Date of Award:

5-2013

Document Type:

Dissertation

Degree Name:

Doctor of Philosophy (PhD)

Department:

Biology

Advisor/Chair:

David A. York

Abstract

The prevalence of obesity, which is considered as a disease, has been increasing uncontrollably over the last two decades. Obesity is a state of disregulated energy homeostasis characterized by hypothalamic resistance to adiposity signals (insulin and leptin). While many factors are involved in the development of obesity, excess dietary fat has been proposed as one of the main causal factors. This causes disrupted energy homeostasis by inducing both leptin and insulin resistance in the central nervous system. Although brain tissue was considered to be insulin independent for a long time, insulin is now recognized to have important functions in the brain in the regulation of feeding behavior, energy expenditure and peripheral metabolism to maintain energy homeostasis. Recently, our lab discovered that insulin has an anorectic effect when it is applied into the central nucleus of the amygdala (CeA), a response that is similar to its effect when it is intracerebroventricularly (icv) administered into the hypothalamus. Our lab also demonstrated that rats fed a high fat diet lost the anorectic response to CeA insulin and became insulin resistant. These data suggested that insulin signaling in the amygdala had an important role in controlling food intake and energy expenditure in similar ways to the hypothalamus. It also suggests that a high fat diet inhibits amygdala insulin signaling in the CeA. Both in vitro cell culture and in vivo animal studies have been used to investigate the effects of dietary fats on insulin signaling in neuronal cells and in the amygdala. Using both hypothalamic GT1-7 cells and primary amygdala cells in culture, the saturated fatty acid palmitic acid was shown to inhibit insulin signaling (Akt phosphorylation). This response appears to be related to the activation of PKC-θ since the inhibitory effect of palmitic acid on Akt phosphorylation was greater in GT1-7 cells transfected with PKC-θ compared to wild type cells and was abolished in GT1-7 cells transfected with PKC-θ siRNA. Further investigations in vivo confirmed that insulin stimulated Akt and mTOR signaling in the CeA of rats and that the insulin stimulation of Akt phosphorylation, but not mTOR phosphorylation, was inhibited in rats fed a high fat diet for 3 days or by infusing palmitic acid into the CeA for 3 days. These experiments also identified that fatty acid and insulin signaling in the CeA differentially affected Akt and mTOR signaling in the hypothalamus and suggest that these neural connections might be important components of the neural pathways through which insulin in the amygdala affects food intake and peripheral metabolism. This research has provided novel insight into the effects of dietary fats on insulin signaling in an area of the brain, the CeA, that is now recognized to have effects on energy balance and peripheral metabolism.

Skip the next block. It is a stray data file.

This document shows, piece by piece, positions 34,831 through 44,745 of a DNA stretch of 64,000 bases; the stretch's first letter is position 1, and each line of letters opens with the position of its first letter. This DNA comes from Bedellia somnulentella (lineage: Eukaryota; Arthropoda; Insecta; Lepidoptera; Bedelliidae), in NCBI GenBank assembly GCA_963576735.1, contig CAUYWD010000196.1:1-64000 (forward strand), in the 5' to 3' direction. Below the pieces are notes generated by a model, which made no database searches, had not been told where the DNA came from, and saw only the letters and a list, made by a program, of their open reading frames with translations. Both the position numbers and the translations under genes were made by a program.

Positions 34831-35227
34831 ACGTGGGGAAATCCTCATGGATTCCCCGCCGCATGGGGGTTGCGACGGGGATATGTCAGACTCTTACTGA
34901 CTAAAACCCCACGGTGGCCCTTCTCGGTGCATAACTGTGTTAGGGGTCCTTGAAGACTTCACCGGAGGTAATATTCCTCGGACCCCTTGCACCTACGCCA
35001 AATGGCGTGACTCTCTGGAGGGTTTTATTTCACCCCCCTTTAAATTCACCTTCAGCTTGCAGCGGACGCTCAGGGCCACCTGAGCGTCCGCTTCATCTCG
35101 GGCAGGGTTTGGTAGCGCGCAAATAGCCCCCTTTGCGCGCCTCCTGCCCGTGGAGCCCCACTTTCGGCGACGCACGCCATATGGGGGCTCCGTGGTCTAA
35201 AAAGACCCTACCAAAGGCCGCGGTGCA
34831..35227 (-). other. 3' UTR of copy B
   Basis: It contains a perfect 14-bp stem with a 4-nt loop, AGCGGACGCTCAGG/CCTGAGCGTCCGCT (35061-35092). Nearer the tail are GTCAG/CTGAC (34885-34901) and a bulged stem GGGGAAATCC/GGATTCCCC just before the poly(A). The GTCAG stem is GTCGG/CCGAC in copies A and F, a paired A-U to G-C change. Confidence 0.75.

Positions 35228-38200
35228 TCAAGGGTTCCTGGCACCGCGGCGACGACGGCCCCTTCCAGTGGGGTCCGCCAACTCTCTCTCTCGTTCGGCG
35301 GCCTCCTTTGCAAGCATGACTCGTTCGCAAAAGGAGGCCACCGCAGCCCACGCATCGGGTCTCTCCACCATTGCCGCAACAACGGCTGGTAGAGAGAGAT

Comments

This work made publicly available electronically on December 21, 2012.

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